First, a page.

On August 20, 1816, the temperature again plunged and any remaining crops were destroyed. Sept. 27 saw the start of winter with another killing frost. ... Snows started early in October, and stayed on the ground until April 1817. The snows were two feet deep with a terrible ice crust on top. Many survived only because the deer were trapped by the snows and ice and could not escape the hunters. Following that winter, deer were so scarce that they could not be depended on as a source for meat, nor was the common deerskin britches and jacket any more available ..."
Many New Englanders were wiped out during those two years, and tens of thousands struck out for the richer soil and better growing conditions of what was then the 'Northwest Territory' of Ohio and Indiana. Among those who migrated to Ohio (in 1817 or 1818) were my (presumed/probable) Joslin ancestors, Jonas, along with his wife Ruth, their son James, and their other children. I can only wonder if they would have remained in Vermont if the 'year of no summer' had not happened… As Craig Manson has stated "all history is personal" and one result, if they had remained in Vermont, would be that I (most likely) would not be here writing this!

Three Excellent Articles:
Other resources on the subject:
And finally, from Vermont Only, a poem. Source: Eileen Marguet, as quoted in B.B. Woods and Bernice Barnett, Green Mountain Reflections: Stories of the Green Mountains, Halifax, VT, 1995.
It didn't matter whether your farm was large or small.
It didn't matter if you had a farm at all.
'Cause everyone was affected when water didn't run.
The snow and frost continued without the warming sun.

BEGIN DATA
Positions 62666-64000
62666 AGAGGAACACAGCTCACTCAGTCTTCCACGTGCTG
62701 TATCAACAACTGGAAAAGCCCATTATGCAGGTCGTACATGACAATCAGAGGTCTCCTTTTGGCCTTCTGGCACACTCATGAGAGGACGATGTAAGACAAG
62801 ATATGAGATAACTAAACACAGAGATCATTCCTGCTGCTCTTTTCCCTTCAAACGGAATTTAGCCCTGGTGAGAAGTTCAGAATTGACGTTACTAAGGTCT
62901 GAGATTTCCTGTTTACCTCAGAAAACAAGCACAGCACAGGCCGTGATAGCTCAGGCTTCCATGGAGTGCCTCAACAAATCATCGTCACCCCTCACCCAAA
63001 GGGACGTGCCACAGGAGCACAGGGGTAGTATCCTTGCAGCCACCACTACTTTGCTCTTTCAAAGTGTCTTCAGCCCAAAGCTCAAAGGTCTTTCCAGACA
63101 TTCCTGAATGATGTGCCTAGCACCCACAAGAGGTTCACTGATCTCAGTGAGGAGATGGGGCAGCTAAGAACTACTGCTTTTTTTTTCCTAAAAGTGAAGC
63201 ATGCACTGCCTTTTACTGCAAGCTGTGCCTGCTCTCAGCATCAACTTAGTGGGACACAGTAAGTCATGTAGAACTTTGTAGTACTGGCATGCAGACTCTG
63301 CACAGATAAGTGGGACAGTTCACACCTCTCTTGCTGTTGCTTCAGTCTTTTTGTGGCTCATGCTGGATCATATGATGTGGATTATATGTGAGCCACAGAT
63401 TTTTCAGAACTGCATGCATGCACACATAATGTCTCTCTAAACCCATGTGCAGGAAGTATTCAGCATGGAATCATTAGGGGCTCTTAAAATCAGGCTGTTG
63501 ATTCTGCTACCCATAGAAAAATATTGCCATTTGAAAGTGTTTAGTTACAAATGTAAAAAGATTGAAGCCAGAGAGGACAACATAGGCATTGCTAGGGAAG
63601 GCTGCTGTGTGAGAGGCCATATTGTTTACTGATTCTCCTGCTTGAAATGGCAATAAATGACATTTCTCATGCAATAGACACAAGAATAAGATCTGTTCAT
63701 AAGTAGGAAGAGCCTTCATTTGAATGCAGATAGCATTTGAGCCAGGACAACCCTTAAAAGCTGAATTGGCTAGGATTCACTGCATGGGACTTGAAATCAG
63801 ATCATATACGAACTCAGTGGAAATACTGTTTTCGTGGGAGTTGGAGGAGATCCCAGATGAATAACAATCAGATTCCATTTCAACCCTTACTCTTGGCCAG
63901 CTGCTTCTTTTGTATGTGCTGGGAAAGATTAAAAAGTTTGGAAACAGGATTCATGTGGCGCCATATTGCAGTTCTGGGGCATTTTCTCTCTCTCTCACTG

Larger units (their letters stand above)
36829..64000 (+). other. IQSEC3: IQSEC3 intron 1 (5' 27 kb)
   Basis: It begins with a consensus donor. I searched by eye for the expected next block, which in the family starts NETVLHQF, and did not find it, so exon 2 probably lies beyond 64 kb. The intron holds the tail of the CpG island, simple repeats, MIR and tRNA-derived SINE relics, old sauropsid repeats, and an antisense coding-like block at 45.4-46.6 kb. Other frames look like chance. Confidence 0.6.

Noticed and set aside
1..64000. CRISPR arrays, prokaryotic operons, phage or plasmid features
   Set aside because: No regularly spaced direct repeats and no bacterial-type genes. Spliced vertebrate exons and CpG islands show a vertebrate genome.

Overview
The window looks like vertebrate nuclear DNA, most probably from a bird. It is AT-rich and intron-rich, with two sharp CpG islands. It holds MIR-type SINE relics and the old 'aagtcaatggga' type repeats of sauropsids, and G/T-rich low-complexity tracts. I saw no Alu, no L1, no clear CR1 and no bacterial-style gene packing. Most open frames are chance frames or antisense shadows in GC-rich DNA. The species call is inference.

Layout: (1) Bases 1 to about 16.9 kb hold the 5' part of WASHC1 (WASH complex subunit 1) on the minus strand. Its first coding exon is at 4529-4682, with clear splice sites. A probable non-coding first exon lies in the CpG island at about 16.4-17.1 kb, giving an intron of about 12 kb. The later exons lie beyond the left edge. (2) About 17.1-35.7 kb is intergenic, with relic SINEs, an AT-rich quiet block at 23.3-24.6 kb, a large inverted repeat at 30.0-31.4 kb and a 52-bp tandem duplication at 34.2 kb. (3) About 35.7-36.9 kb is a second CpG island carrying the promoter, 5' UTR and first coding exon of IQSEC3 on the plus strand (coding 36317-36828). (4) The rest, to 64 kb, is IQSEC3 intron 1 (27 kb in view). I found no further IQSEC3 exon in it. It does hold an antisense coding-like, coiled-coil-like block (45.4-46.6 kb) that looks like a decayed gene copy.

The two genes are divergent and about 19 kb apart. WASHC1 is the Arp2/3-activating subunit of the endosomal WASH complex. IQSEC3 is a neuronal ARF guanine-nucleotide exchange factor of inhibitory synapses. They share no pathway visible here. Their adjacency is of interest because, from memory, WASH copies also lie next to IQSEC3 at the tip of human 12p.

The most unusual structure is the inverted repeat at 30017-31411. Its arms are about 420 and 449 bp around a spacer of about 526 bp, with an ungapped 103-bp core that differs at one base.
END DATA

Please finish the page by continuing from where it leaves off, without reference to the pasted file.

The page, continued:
One day in June it got real hot and leaves began to show.
But after that it snowed again and wind and cold did blow.
The cows and horses had no grass, no grain to feed the chicks.
No hay to put aside that time, just dry and shriveled sticks.
The sheep were cold and hungry and many starved to death,
Still waiting for the warming sun to save their labored breath.
The kids were disappointed, no swimming--such a shame.
It was in 1816 that summer never came.
This post was written for the 77th Carnival of Genealogy: Disasters Our Ancestors Lived Through - to be hosted by Miriam at AnceStories. Hopefully, she will include it with the others even though it is a little late...

Saturday, August 01, 2009

Another one bites the dust...

Yep, it was The first Saturday in August, again. The Phend Family Reunion has come and gone for another year. Attendance was at an all-time low (35 or so) but those of us there certainly enjoyed ourselves! A few new faces did show up and there were descendants of three of the children of Jacob and Louisa (Fisher) Phend - John, Christian, and Henry. They came from Texas, Ohio and Illinois as well as Leesburg, Goshen, Mishawaka, Fort Wayne, Indianapolis, Auburn, North Manchester and Columbia City (all in Indiana).

After 25 years of organizing the reunion I decided that this year was the last year for me to do so. Hopefully someone will step up and they won't let it fall by the wayside, but attendance has been dropping considerably the last few years. The old folk are getting older making it more difficult for them to attend and the young folk don't seem to be all that interested. It's sad, but that's the way it is.

Regardless of how many people show up, I always consider it a success when people depart with smiles on their faces! And here are a few of those smiling faces...

1st Cousins - Josephine & Phyllis.

Husband and Wife - Rich & Kathy.

Mother and Daughter - Sunny & Dee.

Little Imp.

Third cousins once removed - Jackie and Matt
They found each other on Facebook a few weeks ago.

My brother.

Two of the three sections of family charts and photos.

The beginning. The first five generations.

Saturday Night Genealogy Fun :: My Genealogical Threes

Randy Seaver's challenge for this Saturday Night comes from Facebook. He says, "some people have been posting their '3s of Me' with information about themselves providing three responses in different categories like 'Three names I go by,' 'Three jobs I've had,' 'Three favorite drinks,' etc. You get the idea."

So our assignment is to give three responses to these questions:

* Three genealogical libraries I frequent
* Three places I've visited on genealogy trips
* Three genealogy societies I belong to (or want to)

* Three websites that help my research

* Three ancestral graves that I've visited

* Three ancestral places I want to visit (there's a theme here…)
* Three brickwall ancestors I want to research more (I prefer to call them Roadblocks rather than Brickwalls.)